There may be primitive tribesmen in the Amazon or monks in Tibet who were unaffected by Steve Jobs and Apple. But whether you are reading this in print, online or via an app, Jobs touched your life.
There were other home computers around when Jobs and Steve Wozniak founded Apple in 1976. After they created the MacIntosh in 1984, others copied the innovations, sometimes adding flourishes and often making them cheaper. But the blueprint was usually Apple’s.
When first buying a home computer, I asked my techie-est friend for advice. He said, “It’s like buying a car. If you’re just looking for something that will go forward and reverse and will turn right and left, there are a lot of options. If you want to spend a little more and get a Rolls-Royce, buy an Apple.”
People in Hollywood sometimes bristled that Jobs was arrogant and remote. Frankly, if I had his brain, I would be arrogant too. Look at that iPod: that wheel and the five round indents: So simple, so brilliant. Click and drag, the rule-of-thumb on every Mac computer: Amazing! The mouse! The iPhone! If you got into a time machine and showed that to people 25 years ago, they would faint or wet their pants. Or both.
The obituaries for Jobs, who died Oct. 5 after a years-long battle with pancreatic cancer, naturally emphasized his role as tech innovator. But unlike many brilliant people who are absent-minded professors, he was also a businessman.
Apple briefly replaced Exxon as the world’s most valuable company in August (coincidentally the same month he stepped down as CEO). When he died, his personal wealth was estimated at $8.3 billion. And when negotiating with titans of the film, TV and music industries, Jobs presented a business plan that would increase their income, but on his terms, such as pricing iTunes offerings at 99¢. To be unyielding when dealing with corporate execs is, in their eyes, an unpardonable sin. But they often accepted his terms, because they didn’t find a better alternative.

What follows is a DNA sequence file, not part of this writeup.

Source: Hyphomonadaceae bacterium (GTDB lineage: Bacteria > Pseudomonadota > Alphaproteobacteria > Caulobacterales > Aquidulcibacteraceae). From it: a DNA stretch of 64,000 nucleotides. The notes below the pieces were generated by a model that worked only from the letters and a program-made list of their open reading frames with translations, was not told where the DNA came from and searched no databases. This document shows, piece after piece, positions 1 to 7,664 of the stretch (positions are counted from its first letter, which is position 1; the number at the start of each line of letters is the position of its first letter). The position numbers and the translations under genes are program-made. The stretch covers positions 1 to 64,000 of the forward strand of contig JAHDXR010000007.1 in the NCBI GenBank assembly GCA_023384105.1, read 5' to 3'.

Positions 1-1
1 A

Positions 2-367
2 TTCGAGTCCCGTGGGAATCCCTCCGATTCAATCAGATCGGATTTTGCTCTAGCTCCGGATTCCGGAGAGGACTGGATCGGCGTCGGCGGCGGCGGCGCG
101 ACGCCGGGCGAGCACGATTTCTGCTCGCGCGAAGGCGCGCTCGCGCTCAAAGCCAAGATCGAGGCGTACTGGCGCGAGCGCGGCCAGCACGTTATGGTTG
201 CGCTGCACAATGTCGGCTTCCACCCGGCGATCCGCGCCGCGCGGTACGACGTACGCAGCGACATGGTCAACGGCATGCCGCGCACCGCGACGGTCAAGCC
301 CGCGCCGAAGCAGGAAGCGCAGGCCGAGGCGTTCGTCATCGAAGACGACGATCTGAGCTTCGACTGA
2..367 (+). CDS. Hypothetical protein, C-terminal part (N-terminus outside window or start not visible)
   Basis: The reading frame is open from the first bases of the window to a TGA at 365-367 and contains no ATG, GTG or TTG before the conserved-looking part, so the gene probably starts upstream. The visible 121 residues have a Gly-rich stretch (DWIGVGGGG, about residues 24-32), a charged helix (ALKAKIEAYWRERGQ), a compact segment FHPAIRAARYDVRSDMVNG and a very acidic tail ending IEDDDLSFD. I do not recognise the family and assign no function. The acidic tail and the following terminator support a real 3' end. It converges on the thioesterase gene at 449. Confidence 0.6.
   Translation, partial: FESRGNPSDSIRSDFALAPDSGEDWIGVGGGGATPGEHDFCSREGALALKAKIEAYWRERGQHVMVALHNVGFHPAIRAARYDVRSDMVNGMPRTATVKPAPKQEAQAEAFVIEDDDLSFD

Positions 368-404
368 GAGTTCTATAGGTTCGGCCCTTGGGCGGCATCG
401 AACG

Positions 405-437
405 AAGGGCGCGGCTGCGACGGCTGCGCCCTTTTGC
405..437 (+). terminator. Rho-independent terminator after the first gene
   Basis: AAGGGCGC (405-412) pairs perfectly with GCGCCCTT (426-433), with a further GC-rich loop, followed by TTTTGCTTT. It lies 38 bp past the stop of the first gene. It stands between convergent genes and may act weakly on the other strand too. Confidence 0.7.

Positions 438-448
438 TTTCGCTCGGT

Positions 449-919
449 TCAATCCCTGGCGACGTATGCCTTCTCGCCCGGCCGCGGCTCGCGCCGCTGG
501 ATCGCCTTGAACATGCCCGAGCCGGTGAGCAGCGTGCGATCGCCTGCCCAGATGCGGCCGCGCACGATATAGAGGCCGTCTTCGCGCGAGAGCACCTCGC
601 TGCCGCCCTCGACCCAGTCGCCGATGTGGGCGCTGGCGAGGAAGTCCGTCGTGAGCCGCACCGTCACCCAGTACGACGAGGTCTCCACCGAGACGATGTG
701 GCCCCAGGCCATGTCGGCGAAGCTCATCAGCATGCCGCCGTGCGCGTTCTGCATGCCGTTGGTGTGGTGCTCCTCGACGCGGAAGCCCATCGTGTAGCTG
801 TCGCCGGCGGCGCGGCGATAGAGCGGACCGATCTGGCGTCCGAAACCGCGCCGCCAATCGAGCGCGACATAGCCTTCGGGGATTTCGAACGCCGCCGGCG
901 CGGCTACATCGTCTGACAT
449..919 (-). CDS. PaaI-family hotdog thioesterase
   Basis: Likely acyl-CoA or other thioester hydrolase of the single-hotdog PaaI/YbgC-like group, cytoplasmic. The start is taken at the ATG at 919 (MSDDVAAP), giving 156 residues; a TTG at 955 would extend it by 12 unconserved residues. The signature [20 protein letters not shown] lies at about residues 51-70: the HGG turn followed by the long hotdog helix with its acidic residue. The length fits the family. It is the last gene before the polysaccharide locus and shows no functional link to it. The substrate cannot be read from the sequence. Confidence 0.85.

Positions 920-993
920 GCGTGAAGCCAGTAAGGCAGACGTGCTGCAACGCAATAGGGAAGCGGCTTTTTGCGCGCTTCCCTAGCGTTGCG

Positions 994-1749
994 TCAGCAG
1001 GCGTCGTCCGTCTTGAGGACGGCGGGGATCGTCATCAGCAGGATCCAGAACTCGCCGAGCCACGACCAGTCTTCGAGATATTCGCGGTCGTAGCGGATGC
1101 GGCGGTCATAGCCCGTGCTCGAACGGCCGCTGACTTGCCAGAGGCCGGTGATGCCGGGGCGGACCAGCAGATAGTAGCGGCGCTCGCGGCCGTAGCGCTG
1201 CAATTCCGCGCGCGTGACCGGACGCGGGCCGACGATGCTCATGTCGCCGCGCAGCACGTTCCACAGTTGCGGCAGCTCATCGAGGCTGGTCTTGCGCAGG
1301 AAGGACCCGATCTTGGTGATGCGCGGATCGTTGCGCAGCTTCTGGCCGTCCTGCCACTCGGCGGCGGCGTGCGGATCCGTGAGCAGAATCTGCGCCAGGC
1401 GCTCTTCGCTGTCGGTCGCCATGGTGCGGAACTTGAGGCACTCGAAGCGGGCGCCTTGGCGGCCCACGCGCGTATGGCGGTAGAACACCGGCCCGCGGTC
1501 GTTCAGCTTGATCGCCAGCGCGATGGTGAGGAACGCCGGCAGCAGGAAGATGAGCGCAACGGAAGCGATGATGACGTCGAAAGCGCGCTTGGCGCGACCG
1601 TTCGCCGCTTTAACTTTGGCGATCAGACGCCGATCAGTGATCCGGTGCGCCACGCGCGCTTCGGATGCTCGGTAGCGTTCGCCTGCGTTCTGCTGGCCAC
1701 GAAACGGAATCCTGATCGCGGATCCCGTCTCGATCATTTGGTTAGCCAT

He was also a showman and happened to have great taste. The products and the graphics are attractive. And the Apple Stores are the embodiment of feng shui. They hypnotize consumers into wanting to buy something, but in a tech-driven world that’s increasingly isolating, they also become a community gathering place.
I met Jobs once. And (at the risk of sounding name-droppy) it was at the Academy Awards.
One of my favorite parts of the Oscars is at the end, as everybody is waiting for their cars at the corner of Hollywood & Highland, huddling under the heat lamps as a dozen valets with bullhorns simultaneously shout out the number on your parking ticket as your car finally arrives. And Jobs was standing there in the crowd like everyone else, smiling and looking inconspicuous, soaking up the scene. I introduced myself and he was puppy-dog friendly and funny; we talked mostly about Pixar. I’m not often star-struck, but then I don’t often get a chance to meet a stranger who affects my life every day.
As David Cohen wrote in Variety’s Oct. 5 obit, Jobs “may have had the greatest impact on everyday lives in general, and showbiz in particular, of any technologist since Thomas Edison — and his impact on showbiz dwarfs even Edison’s … he transformed the way people work and communicate — and the way entertainment is created and consumed.”
Pixar is fine. With Tim Cook and the team, Apple will be fine. There won’t be another Steve Jobs to come along for a long time. I have heard horror stories about his treatment of some people. If I were one of them, I might be writing a different piece, but I wasn’t one of them, so I can shrug and quote “Some Like It Hot”: “Nobody’s perfect.”
Yes, I have drunk the Apple-flavored Kool-Aid. Yes, I am a longtime Apple addict. And proud of it.